Twenty-five words or less

In "The Prize Winner of Defiance, Ohio," Terry Ryan's mother, Evelyn, keeps poverty at bay with wit, luck and perfect prose during the "contest era" of the 1950s and '60s.

By Read by Terry Ryan
Published April 16, 2001 7:35PM (EDT)

In recounting how her mother kept the family afloat by writing jingles and contest entries, author Terry Ryan steps back into a time when fledgling advertising agencies were active partners with consumers and everyday people saw possibility in every coupon.

Mom's winning ways defied the Catholic Church, her alcoholic husband's spending habits and outsiders' antiquated views of housewives. To her, flouting convention was a small price to pay when it came to securing a happy home for her six sons and four daughters. Evelyn, who would surely be a Madison Avenue executive if she were working today, composed her jingles not in the boardroom, but at the ironing board.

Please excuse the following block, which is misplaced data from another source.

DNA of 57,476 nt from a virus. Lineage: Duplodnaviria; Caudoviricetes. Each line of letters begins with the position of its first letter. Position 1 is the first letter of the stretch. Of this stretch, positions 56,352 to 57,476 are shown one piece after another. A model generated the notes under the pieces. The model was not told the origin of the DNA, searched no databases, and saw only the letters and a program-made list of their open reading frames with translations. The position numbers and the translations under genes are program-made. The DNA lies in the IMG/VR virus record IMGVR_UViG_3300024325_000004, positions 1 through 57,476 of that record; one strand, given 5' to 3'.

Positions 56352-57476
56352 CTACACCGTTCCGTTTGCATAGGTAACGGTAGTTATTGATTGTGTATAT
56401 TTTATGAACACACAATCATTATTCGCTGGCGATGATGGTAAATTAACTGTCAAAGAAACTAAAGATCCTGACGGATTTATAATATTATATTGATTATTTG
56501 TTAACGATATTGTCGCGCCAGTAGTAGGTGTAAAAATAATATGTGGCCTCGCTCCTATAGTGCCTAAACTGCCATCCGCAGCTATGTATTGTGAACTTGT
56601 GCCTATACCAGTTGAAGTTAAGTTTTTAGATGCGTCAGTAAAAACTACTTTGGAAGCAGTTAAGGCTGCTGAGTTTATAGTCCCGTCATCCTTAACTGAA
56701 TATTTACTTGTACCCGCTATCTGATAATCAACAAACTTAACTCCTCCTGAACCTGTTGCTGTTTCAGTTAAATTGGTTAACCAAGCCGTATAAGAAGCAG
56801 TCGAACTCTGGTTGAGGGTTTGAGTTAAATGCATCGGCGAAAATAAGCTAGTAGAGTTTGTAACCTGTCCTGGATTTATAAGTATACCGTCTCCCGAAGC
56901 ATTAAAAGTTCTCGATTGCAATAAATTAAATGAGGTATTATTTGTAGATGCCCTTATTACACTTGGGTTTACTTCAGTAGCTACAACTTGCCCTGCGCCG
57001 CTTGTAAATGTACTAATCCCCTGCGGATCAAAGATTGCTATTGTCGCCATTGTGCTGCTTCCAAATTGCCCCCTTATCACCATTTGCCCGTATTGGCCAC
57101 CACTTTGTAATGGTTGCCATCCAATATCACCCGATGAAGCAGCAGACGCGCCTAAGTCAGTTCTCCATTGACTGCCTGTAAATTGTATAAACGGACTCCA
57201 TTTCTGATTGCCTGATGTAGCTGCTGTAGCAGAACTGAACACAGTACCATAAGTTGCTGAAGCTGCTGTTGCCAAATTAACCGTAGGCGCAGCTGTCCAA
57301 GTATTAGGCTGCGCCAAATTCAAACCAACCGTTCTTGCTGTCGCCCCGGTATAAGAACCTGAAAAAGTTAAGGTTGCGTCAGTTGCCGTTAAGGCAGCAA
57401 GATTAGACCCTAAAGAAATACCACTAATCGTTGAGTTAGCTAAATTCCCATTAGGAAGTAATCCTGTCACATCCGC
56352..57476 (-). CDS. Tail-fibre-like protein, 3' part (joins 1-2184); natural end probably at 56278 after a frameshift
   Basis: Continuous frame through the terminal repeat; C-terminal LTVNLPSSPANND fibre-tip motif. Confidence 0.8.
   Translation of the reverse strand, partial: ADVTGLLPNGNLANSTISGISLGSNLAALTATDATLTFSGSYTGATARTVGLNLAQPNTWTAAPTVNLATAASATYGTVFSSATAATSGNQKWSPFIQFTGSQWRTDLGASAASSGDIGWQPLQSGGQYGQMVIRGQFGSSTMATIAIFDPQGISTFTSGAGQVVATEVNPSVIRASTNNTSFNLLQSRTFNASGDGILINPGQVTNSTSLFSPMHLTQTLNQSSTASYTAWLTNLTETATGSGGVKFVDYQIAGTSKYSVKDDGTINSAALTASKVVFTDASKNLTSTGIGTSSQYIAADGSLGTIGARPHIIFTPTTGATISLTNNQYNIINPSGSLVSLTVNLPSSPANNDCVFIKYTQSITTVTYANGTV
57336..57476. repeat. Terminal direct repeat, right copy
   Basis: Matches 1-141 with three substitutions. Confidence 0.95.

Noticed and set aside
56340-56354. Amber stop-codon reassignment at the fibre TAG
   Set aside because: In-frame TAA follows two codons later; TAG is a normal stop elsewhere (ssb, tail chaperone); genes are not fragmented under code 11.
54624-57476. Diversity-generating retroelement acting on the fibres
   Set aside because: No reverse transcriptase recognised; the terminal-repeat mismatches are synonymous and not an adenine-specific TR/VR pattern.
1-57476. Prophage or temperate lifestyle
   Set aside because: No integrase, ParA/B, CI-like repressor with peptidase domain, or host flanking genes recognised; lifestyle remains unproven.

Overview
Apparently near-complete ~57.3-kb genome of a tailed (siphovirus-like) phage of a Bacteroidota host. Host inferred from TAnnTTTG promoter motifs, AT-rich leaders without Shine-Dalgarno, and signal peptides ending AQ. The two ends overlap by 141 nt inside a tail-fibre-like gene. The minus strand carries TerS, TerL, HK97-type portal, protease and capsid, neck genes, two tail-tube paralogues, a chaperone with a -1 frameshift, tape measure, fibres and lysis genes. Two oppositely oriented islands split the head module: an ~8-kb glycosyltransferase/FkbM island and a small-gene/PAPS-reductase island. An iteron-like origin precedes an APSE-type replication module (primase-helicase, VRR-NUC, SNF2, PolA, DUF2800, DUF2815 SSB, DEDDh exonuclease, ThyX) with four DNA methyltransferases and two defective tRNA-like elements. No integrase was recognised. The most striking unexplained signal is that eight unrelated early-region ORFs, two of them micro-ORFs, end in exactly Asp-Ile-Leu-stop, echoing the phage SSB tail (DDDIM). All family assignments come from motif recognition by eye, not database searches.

By entering contests wherever she found them -- TV, radio, newspapers, direct-mail ads -- Evelyn Ryan was able to win every appliance her family ever owned, not to mention cars, television sets, bicycles, watches, a jukebox, and even trips to New York, Dallas and Switzerland. But it wasn't just the winning that was miraculous; it was the timing. If a toaster died, one was sure to arrive in the mail from a forgotten contest. Days after the bank called in the second mortgage on the house, a call came from the Dr. Pepper company: Evelyn was the grand-prize winner in its national contest -- and had won enough to pay the bank.

Listen to an excerpt from "The Prize Winner of Defiance, Ohio: How My Mother Raised 10 Kids on 25 Words or Less," courtesy of Simon & Schuster Audio, read by the author.

Read by Terry Ryan

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